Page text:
I'm going to let you into the secret lives of librarians now. Ooh, sounds exciting, doesn't it? Really it's just about a part of our job with which you may not be familiar: It's called "weeding."
Weeding is when we take each book off the shelf and check to see how many times it's been checked out. If it's been checked out a whole lot, this would prompt a few actions by us:
But what happens when the book hasn't been checked out for awhile? As in, three or four years? Or, even worse, what if it's five or eight years old and it hasn't been checked out EVER? This is when we have to take a critical look at the book and ask Why? Maybe it has a really lame cover, or a dopey title. Maybe the book jacket description isn't very enticing. Maybe the subject matter is dated--it was a topic that was hot and now it's not, so the book went out 12 times the first year, two the second year, and then that was it.
- Buy another copy, either to have as extra or to replace this one if it's thrashed (for instance we have 48 copies of The Hunger Games, and we have replaced it 27 times);
- Buy more books by this author!
We approach the next step differently in different sections of the library: Adult fiction, mystery and sci fi may hang around for quite awhile, but if it's YA fiction, we may turn things over more quickly, because we figure that if teens don't like it now, they probably won't change their minds in a year or three. Plus, there's a LOT of new teen fiction coming out all the time, and we want to make room on our shelves (where, let's face it, we YA people have limited space!) for the new, cool stuff you are asking for!
However, let's go back first and look again at that book that hasn't checked out in six years. It's sitting on the desk in front of you, and it doesn't show any of the obvious warning signs: It has a great cover, a good title, and intriguing book jacket text. Do you weed it? As Ralph Waldo Emerson says, "What is a weed? A plant (or in this case a book) whose virtues have not been discovered."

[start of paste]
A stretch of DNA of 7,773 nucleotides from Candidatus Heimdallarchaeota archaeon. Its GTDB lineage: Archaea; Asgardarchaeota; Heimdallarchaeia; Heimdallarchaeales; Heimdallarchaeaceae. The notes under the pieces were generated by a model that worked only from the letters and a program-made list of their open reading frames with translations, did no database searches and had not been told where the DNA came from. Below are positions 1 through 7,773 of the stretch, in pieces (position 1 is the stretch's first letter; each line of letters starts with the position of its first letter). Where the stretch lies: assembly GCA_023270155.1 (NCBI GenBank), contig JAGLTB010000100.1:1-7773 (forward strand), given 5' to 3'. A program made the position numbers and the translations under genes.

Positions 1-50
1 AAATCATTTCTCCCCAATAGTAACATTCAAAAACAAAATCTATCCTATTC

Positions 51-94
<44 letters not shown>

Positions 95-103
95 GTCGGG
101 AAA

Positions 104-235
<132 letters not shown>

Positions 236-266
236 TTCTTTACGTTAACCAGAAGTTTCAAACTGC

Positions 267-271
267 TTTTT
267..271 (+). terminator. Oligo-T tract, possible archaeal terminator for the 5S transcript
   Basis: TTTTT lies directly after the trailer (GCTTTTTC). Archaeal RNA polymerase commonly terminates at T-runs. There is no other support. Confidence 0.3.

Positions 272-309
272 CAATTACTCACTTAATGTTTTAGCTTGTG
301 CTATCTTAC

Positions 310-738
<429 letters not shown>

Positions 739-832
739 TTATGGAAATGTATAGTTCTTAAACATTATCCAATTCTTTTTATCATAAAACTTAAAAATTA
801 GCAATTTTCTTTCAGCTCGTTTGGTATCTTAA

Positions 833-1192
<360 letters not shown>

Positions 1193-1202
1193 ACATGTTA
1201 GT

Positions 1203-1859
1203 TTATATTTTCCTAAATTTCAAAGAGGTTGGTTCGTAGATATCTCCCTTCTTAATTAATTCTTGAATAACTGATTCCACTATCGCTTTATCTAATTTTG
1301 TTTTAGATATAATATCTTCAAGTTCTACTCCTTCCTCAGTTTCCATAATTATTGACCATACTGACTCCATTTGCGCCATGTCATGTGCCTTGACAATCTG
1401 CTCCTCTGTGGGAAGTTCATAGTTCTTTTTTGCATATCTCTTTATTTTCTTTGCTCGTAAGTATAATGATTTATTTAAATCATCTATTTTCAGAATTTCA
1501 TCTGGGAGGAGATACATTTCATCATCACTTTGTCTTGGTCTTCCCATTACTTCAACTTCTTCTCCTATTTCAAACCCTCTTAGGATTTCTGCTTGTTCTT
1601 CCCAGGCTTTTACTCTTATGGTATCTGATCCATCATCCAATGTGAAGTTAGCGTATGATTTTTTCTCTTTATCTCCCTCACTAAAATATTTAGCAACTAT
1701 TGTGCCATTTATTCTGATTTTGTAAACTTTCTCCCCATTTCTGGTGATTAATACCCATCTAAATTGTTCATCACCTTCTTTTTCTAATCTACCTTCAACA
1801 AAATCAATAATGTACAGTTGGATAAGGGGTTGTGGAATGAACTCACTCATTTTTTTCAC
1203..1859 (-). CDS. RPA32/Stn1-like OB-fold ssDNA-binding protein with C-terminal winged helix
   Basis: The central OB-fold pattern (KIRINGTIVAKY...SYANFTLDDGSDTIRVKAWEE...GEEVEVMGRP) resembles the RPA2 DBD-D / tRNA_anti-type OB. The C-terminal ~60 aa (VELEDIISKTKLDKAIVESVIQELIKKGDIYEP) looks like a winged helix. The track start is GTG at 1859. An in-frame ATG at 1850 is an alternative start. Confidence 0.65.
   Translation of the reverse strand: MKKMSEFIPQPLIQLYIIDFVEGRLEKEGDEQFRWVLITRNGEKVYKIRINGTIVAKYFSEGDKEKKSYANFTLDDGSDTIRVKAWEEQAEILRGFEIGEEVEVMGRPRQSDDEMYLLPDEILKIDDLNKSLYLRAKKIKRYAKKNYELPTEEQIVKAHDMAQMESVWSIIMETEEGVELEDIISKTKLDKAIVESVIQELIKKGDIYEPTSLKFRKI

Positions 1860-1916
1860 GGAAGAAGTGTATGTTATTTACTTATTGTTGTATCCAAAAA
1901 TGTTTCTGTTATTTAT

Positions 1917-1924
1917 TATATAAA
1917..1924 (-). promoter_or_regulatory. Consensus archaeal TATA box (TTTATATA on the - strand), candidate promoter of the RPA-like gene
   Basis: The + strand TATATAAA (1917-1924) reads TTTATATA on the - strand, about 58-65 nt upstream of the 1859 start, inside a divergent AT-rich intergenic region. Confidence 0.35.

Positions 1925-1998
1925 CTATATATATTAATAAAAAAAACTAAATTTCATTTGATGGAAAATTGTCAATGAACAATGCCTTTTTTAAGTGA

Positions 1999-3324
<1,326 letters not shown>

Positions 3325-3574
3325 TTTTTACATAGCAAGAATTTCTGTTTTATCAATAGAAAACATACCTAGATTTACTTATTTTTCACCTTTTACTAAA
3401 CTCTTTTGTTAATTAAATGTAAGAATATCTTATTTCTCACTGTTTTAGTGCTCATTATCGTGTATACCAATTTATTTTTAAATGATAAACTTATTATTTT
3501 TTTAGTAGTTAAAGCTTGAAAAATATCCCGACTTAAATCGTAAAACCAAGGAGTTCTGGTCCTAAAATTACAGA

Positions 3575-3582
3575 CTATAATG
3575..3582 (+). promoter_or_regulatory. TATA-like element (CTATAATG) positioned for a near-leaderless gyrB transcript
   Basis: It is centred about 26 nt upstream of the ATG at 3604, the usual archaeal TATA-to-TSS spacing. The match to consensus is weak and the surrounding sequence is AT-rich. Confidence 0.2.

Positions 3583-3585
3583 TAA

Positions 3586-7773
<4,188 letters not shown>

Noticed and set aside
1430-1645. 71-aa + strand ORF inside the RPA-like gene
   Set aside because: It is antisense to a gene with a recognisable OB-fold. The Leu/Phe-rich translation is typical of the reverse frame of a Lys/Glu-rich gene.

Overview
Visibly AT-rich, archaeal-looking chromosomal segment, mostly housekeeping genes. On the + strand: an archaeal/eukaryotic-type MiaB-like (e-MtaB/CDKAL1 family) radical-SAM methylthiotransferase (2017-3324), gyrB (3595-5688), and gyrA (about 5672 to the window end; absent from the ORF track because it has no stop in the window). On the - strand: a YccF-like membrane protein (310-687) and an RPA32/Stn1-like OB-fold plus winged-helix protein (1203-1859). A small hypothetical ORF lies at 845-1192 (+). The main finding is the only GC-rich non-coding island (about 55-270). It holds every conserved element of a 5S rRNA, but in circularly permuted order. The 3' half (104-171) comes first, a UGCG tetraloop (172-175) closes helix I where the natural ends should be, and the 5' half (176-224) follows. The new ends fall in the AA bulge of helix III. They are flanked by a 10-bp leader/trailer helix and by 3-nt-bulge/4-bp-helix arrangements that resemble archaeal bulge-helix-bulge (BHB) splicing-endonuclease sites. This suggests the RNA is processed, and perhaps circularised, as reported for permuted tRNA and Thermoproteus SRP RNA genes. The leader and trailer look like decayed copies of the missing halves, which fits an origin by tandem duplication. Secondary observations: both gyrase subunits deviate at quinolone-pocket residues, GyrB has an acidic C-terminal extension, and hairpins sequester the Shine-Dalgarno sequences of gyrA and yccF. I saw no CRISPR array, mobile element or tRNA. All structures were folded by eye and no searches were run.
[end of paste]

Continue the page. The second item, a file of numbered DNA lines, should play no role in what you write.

This was a very long explanation to get to my introduction of a new intermittent feature on the blog: Books you aren't reading. The book that prompted all of this was Fly By Night, by Frances Hardinge. I scanned it and discovered we bought it in 2006, and after checking out eight times in 2006-2007, it has been sitting collecting dust ever since--not one checkout since 2007. That's six years, which would ordinarily mean it was headed for the book sale. But the cover art, by Brett Harquist, is charming, quirky and true to the book; the subject matter is not dated; and the description made me want to read it. So I did, and...
I really liked this book! It reminded me of several others--the Inkworld series of books (Inkheart, Inkspell, Inkdeath) by Cornelia Funke, because there's a lot of book mythology in it; the Septimus Heap books by Angie Sage (Magyk, Flyte, etc.), because of the quirkiness of the characters and settings; and a tiny bit of the Lemony Snicket books (although I rather disliked those) because of the odd relationships between children and adults (plus the protagonist is an orphan). So if you liked any of those books, you might like this one as well. And the language, oh the language is delicious!
Also, here is the perfect segue into this coming week, because...the protagonist, Mosca Mye, lives in a world where books (other than the official ones) are banned and reading is a subversive act. Since this week is BANNED BOOKS WEEK, it's the perfect way to celebrate, by reading Fly by Night, by Frances Hardinge! (I also just discovered on Goodreads that there is a sequel--Fly Trap. So instead of getting rid of a book from our collection, I may just have to add one!)